GE POWER SYSTEMS HAS entered into an alliance relationship with Australian renewable energy generator, Hydro Tasmania, to upgrade the utility’s 300MW Poatina hydro power station to increase its efficiency and output.
The project is part of Hydro Tasmania’s ten-year upgrade programme triggered by the Australian government’s Mandated Renewable Energy Target (MRET) legislation and the imminent entry of Tasmania into the National Electricity Market wholesale power pool.
Hydro Tasmania is the primary electric power supplier in the island state. It owns and operates 2260MW of hydro power plants suitable for peak supply with significant energy storage. The Poatina power station, near Launceston, is Hydro Tasmania’s second largest power station. The underground facility was brought into service in 1965 and houses six 50MW generators.
ge-hydro, a unit of GE Power Systems, and Hydro Tasmania will work together to develop the best technical and commercially feasible solution for uprating this hydro power station. Using a joint project management team, the two companies will assess the current condition of the power station, establish world-class best practices, specify the work to be done and develop a budget prior to the start of project execution.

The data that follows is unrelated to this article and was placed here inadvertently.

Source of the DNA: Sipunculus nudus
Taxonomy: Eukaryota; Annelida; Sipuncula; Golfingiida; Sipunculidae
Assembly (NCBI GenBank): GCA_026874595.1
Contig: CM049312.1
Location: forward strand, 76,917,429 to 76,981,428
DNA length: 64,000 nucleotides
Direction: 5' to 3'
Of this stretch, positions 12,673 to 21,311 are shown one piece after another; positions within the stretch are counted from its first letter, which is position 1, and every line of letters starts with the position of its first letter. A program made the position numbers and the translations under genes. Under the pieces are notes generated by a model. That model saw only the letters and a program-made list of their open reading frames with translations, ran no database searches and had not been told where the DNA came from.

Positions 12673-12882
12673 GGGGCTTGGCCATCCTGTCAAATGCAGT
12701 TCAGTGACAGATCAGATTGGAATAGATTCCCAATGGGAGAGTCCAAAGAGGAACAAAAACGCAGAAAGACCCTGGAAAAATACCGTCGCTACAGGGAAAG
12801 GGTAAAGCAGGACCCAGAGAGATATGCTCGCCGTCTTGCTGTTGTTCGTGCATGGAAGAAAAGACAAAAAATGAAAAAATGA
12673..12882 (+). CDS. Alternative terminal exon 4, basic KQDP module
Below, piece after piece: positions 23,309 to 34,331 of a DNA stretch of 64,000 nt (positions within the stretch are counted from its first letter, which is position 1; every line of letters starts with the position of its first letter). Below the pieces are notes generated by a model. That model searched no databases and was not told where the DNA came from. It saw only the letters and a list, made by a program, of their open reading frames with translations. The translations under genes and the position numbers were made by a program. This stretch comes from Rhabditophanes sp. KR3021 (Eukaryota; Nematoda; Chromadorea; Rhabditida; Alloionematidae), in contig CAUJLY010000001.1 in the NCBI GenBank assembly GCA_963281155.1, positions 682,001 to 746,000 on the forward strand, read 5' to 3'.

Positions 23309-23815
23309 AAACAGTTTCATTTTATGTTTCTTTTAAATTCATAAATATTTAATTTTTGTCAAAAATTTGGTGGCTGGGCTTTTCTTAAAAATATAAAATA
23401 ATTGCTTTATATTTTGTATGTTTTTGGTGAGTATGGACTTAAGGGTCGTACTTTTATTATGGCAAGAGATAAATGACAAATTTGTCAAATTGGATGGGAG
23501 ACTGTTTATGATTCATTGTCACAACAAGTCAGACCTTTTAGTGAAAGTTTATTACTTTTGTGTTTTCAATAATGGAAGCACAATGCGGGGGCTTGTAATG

The GE-Hydro Tasmania relationship takes advantage of the MRET, which provides a market-based incentive for operators of existing renewable energy assets to maintain and upgrade their aging facilities, many of which are 30-40 years old. The government is seeking to increase renewable energy output from 10.5% to 12.5% of Australia’s total electricity supply y 2010 as part of its Kyoto commitment to greenhouse gas abatement. The incentive programme uses tradable renewable energy certificates that provide a premium of up to US$22.5MWh, over and above the normal wholesale price for new renewable energy production.
‘This project is a key step in Hydro Tasmania’s programme to leverage our existing assets by taking advantage of new technologies to enhance their operation,’ said Geoff Willis, chief executive officer of Hydro Tasmania. ‘This means more renewable energy will be made available to the marketplace and will thus contribute to reducing Australia’s greenhouse gas emissions.’